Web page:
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A spotlight on pathogenesis, interactions and novel therapeutic options in NAFLD

In 2018, there have been substantial advances in our understanding of the risk factors for advanced liver disease in nonalcoholic fatty liver disease, including genetic variants and the gut microbiota. Promising results have also arisen from drugs targeting metabolic pathways involved in the progression of liver damage.

Key advances

  • Squalene epoxidase (SQLE) has a key role in the pathogenesis of nonalcoholic fatty liver disease (NAFLD)-related hepatocellular carcinoma, and drugs targeting SQLE (such as terbinafine) might be considered for the treatment of this cancer2.

  • A splice variant in HSD17B13 is associated with reduced levels of liver transaminases and reduced risk of nonalcoholic steatohepatitis (NASH), fibrosis and NAFLD-related cirrhosis3.

  • Patients with NAFLD have low microbial gene richness and increased microbial genetic potential for the processing of dietary lipids and endotoxin biosynthesis, leading to hepatic inflammation and amino acid biosynthesis dysregulation4.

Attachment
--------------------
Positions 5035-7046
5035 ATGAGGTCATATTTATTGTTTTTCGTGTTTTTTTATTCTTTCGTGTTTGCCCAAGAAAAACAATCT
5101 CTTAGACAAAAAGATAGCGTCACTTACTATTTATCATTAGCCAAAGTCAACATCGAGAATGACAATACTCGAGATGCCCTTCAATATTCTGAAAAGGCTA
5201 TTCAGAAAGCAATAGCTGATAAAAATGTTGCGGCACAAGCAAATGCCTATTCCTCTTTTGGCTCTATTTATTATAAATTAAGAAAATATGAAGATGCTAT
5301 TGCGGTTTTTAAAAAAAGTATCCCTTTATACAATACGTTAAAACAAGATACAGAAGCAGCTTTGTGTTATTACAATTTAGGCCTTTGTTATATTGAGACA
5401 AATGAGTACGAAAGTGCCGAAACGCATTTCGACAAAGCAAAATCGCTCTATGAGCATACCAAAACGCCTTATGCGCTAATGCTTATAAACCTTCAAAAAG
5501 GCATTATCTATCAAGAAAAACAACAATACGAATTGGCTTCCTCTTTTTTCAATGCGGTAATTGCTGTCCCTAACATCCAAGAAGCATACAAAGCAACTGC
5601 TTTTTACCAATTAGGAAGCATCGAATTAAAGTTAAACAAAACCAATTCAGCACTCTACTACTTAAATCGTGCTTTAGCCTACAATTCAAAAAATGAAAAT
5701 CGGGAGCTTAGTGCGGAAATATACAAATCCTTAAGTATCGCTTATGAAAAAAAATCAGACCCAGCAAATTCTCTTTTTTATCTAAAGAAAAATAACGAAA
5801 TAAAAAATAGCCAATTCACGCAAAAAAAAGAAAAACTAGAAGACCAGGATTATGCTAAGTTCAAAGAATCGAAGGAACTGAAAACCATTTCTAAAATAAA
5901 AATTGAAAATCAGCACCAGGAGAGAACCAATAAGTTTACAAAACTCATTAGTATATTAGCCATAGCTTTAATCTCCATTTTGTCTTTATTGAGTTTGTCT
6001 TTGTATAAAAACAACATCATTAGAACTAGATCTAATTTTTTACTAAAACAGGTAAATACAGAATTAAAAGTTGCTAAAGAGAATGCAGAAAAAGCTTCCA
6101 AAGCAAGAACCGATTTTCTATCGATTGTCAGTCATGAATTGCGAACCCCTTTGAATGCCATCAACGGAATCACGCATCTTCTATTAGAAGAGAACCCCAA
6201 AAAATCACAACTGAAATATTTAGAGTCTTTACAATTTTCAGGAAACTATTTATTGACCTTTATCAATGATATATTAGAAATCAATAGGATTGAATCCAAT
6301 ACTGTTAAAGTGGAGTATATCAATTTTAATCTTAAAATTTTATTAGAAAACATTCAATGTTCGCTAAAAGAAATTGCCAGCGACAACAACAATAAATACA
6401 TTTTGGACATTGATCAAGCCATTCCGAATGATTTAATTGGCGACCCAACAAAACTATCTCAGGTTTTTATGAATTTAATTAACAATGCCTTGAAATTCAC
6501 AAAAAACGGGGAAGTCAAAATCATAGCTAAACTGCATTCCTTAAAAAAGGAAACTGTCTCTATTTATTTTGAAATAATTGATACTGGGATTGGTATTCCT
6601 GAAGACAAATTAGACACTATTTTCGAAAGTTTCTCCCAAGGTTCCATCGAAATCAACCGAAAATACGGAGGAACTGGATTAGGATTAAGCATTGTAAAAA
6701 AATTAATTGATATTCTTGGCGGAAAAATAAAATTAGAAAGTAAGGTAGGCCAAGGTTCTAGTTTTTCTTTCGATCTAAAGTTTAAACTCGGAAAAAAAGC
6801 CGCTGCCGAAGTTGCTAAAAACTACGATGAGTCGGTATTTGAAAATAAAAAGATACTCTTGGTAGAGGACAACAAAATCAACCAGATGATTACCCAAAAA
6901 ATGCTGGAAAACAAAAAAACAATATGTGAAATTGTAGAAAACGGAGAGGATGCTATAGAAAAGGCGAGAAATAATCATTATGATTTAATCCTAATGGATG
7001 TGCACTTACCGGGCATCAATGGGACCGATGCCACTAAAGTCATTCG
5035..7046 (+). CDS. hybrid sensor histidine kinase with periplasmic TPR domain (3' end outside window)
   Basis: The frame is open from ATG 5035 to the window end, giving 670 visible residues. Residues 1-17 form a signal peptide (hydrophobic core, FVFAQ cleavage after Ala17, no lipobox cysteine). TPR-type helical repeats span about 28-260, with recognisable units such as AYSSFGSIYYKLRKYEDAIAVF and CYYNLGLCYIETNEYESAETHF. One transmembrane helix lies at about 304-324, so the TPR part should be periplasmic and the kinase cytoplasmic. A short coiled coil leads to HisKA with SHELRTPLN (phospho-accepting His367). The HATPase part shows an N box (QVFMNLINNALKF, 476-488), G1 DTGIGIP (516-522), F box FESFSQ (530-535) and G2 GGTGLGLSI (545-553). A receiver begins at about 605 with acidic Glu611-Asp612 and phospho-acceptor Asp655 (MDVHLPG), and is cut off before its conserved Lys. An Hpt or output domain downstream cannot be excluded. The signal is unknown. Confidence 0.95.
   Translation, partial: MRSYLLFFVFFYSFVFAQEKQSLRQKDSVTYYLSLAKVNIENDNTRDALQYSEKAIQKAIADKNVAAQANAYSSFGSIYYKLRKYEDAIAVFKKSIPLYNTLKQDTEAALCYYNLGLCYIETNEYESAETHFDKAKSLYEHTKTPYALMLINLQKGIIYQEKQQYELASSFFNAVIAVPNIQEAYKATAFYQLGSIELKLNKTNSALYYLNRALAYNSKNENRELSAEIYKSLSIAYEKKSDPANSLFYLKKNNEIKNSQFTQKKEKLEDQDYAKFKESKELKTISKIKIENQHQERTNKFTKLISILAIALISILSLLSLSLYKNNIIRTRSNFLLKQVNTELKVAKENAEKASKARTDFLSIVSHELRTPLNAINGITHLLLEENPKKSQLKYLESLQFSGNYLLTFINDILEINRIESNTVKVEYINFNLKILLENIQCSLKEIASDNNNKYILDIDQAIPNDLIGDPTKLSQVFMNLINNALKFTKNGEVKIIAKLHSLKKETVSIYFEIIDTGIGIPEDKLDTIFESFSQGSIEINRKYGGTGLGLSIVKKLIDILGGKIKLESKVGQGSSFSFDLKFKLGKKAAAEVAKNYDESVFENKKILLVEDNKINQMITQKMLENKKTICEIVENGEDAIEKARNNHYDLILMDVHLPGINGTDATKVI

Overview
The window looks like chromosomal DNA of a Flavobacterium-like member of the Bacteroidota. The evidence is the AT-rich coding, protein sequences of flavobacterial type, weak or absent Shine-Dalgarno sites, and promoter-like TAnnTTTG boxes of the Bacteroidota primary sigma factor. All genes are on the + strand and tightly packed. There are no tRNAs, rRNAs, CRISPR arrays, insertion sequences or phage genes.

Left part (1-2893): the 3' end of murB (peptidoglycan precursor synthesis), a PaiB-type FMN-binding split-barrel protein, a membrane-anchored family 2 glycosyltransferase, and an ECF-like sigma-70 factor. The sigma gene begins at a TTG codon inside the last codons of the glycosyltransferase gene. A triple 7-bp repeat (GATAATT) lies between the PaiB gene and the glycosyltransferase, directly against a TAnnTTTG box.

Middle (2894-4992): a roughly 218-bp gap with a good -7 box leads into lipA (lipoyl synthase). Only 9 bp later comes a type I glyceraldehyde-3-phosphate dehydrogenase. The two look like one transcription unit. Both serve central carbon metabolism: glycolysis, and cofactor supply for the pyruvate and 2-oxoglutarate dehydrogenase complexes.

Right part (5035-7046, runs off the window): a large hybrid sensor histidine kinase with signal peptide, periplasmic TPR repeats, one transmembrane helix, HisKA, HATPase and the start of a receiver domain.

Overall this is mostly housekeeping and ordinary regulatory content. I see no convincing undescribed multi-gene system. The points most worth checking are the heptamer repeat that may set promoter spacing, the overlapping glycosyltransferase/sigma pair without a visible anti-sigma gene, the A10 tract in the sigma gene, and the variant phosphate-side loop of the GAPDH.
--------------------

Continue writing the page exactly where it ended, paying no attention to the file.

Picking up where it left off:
• Results of the phase 2 study testing the safety and efficacy of NGM282, a non-tumorigenic analogue of fibroblast growth factor 19, revealed NGM282 was able to reduce liver-fat content, inflammation and fibrosis in patients with biopsy-proven NASH9.

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Fig. 1: Crosstalk between NAFLD pathogenesis and treatment in 2018.


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R.Y. and E.B. are supported by grant from the EPoS (Elucidating Pathways of Steatohepatitis) consortium funded by the Horizon 2020 Framework Program of the European Union under Grant Agreement 634413.

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Correspondence to Elisabetta Bugianesi.

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Younes, R., Bugianesi, E. A spotlight on pathogenesis, interactions and novel therapeutic options in NAFLD. Nat Rev Gastroenterol Hepatol 16, 80–82 (2019).

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